Randalls in Downtown Houston Wants to Provide "Great Service," So It Removed the Self-Checkout Lanes
The Randalls in downtown Houston has removed its self-service checkout registers. When we left a message with Randalls' corporate office asking why, we received an official statement from community relations manager Dawne Proffitt that says, “In planning the redesign of our Midtown store and focusing on providing great service, the decision was made to remove the self-checkouts.”
However, a store employee we had interviewed the day before said it was “because of theft. It was a corporate decision. It wasn’t my decision here at store level or anything like that.” We wondered whether the "corporate decision" affected all Randalls stores, and called the Cypress location. An employee we spoke with there said that while that store still had self-checkouts, the hours that customers were allowed to use them are now limited to between 11 a.m. and 11 p.m.
Proffitt staunchly denied that theft has anything to do with the decision to remove the self-service registers at the downtown store, and said, "No, our focus is providing great service and engaging our customers." She said that two additional check stands and two more express checkouts would be added — but those are not self-service.
For a variety of reasons, some stores have decided that self-checkout isn’t working as well as expected. In fact, an article in Fortune magazine about CVS getting rid of the automated lanes in some stores pointed out that it should be called “assisted” checkout.
That’s thanks to all the possible complications when a customer rings up and pays for his own items. Ages must be verified for alcohol purchases. The correct codes should be entered for produce. Sometimes, coupons refuse to scan properly. Very light items aren’t detected when placed in the shopping bag. Then, there’s the phrase no one wants to hear: “Unexpected item in bagging area.”
Costco eliminated self-checkouts in 2013, and CEO Craig Jelinek told Bloomberg it was because “employees do the work more efficiently.” However, the year before, the Fierce Retail website reported that a “Costco management source” said one particular store showed a $60,000 inventory loss over a six-month period after implementing self-checkout. In a business with a mere 7 to 10 percent markup, that’s a substantial hit on the bottom line.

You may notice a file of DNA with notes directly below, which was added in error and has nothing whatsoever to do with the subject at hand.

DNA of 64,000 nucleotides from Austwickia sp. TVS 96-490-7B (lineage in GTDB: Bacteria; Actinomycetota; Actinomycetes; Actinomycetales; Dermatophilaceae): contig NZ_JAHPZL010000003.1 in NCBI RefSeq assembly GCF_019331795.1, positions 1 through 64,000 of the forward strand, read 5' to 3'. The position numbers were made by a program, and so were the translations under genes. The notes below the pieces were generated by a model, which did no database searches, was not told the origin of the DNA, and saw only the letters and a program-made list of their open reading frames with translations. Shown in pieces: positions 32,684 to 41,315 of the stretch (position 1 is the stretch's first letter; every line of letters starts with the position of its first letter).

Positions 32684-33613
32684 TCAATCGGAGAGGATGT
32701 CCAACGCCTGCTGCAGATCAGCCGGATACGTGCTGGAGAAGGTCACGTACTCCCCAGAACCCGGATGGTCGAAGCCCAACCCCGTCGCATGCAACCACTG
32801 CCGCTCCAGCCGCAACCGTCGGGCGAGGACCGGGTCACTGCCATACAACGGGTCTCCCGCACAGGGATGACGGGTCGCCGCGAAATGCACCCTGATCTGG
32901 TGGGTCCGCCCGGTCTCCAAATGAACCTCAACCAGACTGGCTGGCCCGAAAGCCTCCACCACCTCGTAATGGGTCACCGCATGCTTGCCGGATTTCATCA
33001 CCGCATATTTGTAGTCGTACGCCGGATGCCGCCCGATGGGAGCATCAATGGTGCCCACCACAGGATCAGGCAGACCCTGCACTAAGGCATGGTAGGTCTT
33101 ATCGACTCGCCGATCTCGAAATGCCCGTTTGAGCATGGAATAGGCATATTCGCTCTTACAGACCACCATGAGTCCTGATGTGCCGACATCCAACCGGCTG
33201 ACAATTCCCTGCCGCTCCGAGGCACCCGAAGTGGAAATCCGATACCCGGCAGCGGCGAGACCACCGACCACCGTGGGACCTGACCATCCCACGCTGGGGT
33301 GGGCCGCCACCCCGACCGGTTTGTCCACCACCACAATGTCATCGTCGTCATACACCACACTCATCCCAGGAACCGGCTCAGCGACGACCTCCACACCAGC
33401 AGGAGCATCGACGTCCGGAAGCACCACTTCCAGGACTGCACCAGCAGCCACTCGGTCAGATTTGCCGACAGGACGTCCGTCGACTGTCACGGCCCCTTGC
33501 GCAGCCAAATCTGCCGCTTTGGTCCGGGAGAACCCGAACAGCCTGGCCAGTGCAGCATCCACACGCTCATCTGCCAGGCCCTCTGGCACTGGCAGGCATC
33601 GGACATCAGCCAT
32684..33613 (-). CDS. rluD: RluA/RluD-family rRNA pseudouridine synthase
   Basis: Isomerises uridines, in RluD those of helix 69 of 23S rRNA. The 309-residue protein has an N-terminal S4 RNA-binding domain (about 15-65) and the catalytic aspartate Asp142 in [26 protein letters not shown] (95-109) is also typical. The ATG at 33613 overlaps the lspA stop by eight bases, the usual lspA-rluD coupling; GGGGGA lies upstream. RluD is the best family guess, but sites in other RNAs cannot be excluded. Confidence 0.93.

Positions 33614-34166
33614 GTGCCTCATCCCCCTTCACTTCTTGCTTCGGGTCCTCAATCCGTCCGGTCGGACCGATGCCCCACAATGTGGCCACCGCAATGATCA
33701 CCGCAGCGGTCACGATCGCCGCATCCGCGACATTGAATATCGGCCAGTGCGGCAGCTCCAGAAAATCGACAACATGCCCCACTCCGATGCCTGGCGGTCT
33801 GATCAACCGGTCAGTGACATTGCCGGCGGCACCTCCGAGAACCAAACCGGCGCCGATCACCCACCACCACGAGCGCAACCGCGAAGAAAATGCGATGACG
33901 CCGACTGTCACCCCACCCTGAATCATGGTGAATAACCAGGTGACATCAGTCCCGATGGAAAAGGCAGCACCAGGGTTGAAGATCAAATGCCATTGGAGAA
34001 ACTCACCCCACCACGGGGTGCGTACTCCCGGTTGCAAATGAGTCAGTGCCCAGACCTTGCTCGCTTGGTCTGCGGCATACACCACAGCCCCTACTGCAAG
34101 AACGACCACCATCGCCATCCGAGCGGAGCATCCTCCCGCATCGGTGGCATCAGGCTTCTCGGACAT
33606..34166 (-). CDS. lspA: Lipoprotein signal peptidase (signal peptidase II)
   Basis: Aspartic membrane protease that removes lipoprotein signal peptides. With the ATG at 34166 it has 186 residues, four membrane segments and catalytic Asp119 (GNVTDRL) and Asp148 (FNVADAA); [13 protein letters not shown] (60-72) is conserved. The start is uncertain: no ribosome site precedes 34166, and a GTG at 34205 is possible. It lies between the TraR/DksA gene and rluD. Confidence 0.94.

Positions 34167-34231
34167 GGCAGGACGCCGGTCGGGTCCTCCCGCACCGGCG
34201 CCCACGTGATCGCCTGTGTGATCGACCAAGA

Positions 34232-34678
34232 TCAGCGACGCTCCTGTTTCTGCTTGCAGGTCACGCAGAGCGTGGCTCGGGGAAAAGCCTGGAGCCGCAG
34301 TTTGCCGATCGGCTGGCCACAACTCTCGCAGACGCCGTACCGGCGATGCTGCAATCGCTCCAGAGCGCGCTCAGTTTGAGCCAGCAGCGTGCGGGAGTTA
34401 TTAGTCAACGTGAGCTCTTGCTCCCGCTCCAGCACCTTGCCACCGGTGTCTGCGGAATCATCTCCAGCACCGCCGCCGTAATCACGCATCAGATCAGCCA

Theft at self-service checkouts doesn’t happen only in the United States. A 2014 report in The Telegraph said shoppers in the U.K. confessed to stealing 15 British pounds every month. (On the day the report was published, that was equal to $24.84 per month in U. S. dollars.) Fruits and vegetables were cited as the most likely items to be stolen. The saddest (or, possibly funniest, depending on the perspective) part of the report was “the majority admitting they first took goods because they couldn’t work the machines.” These were apparently crimes of frustration, not malice (at least, they were at first until people realized they could get away with it.)
We contacted other grocery store chains to find out if they were also considering getting rid of self-checkout lanes. Robert Najera, H-E-B’s director of customer service, said, “We have no immediate plans to eliminate self-checkout from our stores. We are always evaluating ways to make the checkout process more convenient and as of now, we feel this is a good option for our customers.”
Similarly, public relations manager Kristal Howard of Kroger stated that, “All cash registers are considered “front end” in our stores, so I reached out to our front-end manager to get a little more ‘color.’ She’s not in the office, but I can tell you confidently that we have no intention to remove self-checkout from any of our store locations.”
Self-checkout lanes at retail stores have been a “love it or hate it” issue since their introduction. Some people feel these automated systems take jobs away from people, while others welcome the ability to get out of the store quickly without having to interact with a cashier.
In the coming days, we’ll take a look at why people love self-checkouts — and why others hate them. What's your opinion? Are self-service registers glitchy monsters, or the best thing that ever happened to retail stores? Leave a comment below.
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